Home Human Resources News What does it mean to be a compassionate leader in a crisis?

What does it mean to be a compassionate leader in a crisis?

by LLB Reporter
23rd Sep 20 12:30 pm

We spoke with Joanna Swash, CEO of Moneypenny about her thoughts on leadership during the current pandemic crisis.

Moneypenny handles 20 million calls and chats on behalf over more than 21,000 clients in both the UK and US. As the COVID-19 pandemic began to spread we received a surge in enquiries about remote communications services as companies across multiple industry sectors tried to adjust to their staff having to work from home, or to their premises being closed with no-one to handle customer calls. Since then we have been working in partnership with our clients to prepare for the post-COVID economy.

Our business model follows three states of activity: thriving, growing and surviving. Before lockdown Moneypenny had always operated in ‘thrive’ mode, so we had to shift to ‘survive’ very rapidly. Challenge one was to arrange for our 1,000 employees to work from home. Challenge two was providing brilliant support for our clients including the introduction of short-term contracts and introducing innovative new products and services to help companies transition to the requirements of home-working such as offering our digital switchboard services  for free for 3 months to help clients manage high call volumes and the shift of their employees to home working which uses AI voice technology to route the call correctly through to mobiles.  We have also launched new self screening bots  for clients to help them get their businesses back on their feet as well as  introducing a number of new integration tools, including Microsoft Teams so the Moneypenny PA’s have access to clients status so they know when to transfer calls to their mobile or landline and when to take a message

That’s all well and good on the practical side but how do you manage to lead compassionately in a crisis and empower your teams as this can be the difference between success and failure.

Culture has always been very much at the heart of Moneypenny and we have always maintained a very authentic, honest and open two-way communication approach with our employees and compassionate leadership is in the very make up of how we operate.

Early on at the start of the pandemic, we made the decision to keep everyone informed of the developing situation and impact of the virus as soon as we knew it. We shared good news of great customer feedback, bad news as the lockdown caused some customers call volumes to drop. Our strategy was to lead from the front, posting video updates whenever there was news, sharing the facts and our feelings.

To be a leader at Moneypenny we believe that people must have the necessary empathy to inspire understanding and knowledge in team members. Empathy is key. It opens doors and removes confusion. When people are open, you can be more creative in solving problems in ways that drive productivity and long-term success. As a CEO it is hugely important to surround yourself with brilliant people who are full of ideas that can enhance your skills and knowledge to lead even more effectively.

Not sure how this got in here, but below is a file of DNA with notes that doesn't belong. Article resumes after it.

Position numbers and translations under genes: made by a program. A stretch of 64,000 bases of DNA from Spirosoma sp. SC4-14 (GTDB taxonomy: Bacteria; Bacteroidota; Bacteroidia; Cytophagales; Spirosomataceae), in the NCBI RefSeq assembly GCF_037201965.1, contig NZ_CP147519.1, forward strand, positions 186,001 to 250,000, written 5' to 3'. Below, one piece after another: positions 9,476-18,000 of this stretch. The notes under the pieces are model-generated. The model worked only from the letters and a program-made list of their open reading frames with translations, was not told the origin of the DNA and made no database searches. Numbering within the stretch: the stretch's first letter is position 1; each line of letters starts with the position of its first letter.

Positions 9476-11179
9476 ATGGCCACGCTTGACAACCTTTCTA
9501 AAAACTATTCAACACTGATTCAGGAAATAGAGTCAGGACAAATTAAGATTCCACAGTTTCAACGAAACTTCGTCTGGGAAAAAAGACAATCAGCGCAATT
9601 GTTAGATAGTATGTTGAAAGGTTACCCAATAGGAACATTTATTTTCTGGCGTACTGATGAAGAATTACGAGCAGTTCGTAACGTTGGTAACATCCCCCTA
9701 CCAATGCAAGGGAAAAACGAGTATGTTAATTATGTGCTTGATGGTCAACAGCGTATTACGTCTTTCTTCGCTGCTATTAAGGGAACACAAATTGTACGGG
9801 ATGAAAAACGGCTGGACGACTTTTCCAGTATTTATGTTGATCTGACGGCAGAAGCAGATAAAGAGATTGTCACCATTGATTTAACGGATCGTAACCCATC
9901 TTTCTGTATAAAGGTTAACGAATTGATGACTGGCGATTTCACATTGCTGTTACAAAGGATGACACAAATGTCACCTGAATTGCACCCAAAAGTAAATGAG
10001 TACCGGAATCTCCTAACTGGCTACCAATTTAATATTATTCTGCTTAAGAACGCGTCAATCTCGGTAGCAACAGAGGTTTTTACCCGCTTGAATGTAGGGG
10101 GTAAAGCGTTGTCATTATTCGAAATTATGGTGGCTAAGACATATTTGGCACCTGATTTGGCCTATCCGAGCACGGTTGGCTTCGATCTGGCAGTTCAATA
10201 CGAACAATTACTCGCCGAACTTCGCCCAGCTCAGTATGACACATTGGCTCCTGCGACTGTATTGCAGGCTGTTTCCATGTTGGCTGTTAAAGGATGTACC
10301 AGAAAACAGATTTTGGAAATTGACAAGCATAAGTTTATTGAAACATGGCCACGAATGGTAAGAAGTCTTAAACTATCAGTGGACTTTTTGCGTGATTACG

As an example, we make sure everyone knows why other are on a team and the value they add. We also ensure that people know how to communicate with others of a different mindset in a positive way – it is crucial not to let conflict fester. It is important to watch people in action but never to undermine them in front of a group. Tackle it offline and feed back later.

Empathy is crucial externally as well as being able to stand in your customers shoes. So many of our clients have been so grateful for our approach to payments during this pandemic. Not only, we feel it is the right thing to do but it also creates loyalty and trust.

Empower teams to make mistakes and put aside anything that would hold them back. Only by being brave and bold will people be able to come up with powerful and effective ideas.

Don’t pretend you know everything. Being honest and open is key as is being authentic and delivering on your promises. Be very clear if you have to make tough decisions though and tell people why. Find out what has worked for other people leading other businesses and adapt that to yours. And trust your gut feel, take time to listen to it.

None of us has a crystal ball. Get everyone involved as many opinions from a diverse group of people will give the best result. A mix of positive and negative. Give them something to buy into to, explain to them what the world will look like if you don’t achieve them. Be honest and have a baseline plan to overachieve against (delivers confidence and a euphoric feeling!) and another plan that’s a bit of a stretch.

Give your employees the confidence in failure. This is so important. It doesn’t matter if they fail on a project as long as they learn. Make them feel safe and secure but let them know how you feel. While making measurable and achievable goals, never be afraid to DREAM BIG. Give people the permission to think big and to rip up the rule book and be creative. but make sure you remind them first of the key principles of how the business operates and what is important.

Ensure employees know 100% that they are trusted to do the right thing and leave them to do a brilliant job. Empower those same people who are driving the business to focus on creating efficiencies at the same time. They’ll step up to the mark.

And don’t forget about making life work for everyone. I have always drawn a big circle in the air and said to people, ‘it doesn’t matter how you do it, it’s all in your circle. You need to be flexible and make it work’. This ethos has stood me in good stead through this crisis. My team knows that I trust them and there is no guilt.

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